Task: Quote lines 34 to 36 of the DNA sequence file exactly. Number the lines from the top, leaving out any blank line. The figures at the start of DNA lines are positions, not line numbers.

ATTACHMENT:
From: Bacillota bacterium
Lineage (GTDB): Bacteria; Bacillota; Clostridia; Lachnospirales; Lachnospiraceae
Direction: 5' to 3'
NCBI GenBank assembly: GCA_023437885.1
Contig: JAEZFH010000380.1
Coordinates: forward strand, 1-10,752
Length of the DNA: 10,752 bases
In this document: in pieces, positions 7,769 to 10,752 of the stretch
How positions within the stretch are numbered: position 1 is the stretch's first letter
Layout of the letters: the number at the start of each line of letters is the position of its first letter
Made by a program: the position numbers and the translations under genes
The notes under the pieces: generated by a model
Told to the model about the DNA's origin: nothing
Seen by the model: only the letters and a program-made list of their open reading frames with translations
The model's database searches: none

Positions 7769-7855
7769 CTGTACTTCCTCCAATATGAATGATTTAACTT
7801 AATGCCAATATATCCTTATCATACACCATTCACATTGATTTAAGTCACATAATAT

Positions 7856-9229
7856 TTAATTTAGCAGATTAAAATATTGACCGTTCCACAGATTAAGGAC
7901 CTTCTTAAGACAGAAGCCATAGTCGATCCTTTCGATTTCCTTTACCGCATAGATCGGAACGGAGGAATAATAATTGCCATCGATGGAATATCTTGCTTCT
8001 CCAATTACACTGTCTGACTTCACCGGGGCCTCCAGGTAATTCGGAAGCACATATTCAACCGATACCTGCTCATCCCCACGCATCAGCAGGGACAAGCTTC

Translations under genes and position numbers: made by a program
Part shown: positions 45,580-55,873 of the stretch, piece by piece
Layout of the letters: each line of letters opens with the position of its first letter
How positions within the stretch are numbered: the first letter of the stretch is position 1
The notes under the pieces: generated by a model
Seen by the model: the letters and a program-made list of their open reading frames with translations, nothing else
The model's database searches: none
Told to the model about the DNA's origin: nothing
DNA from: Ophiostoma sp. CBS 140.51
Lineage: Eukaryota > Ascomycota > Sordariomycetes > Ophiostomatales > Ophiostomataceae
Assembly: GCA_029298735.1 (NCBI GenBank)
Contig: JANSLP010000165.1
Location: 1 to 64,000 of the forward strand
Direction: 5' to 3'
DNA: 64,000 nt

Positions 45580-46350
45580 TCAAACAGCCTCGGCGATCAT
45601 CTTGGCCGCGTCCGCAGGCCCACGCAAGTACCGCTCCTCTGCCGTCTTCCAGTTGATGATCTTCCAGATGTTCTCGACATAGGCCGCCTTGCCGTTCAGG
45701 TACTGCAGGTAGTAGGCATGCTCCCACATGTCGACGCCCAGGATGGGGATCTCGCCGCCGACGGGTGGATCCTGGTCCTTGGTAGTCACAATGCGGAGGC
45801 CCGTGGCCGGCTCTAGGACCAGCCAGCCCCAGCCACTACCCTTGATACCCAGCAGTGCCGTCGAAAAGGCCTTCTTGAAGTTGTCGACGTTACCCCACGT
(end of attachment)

Contig: JANSLP010000165.1
Location: 1 to 64,000 of the forward strand
Direction: 5' to 3'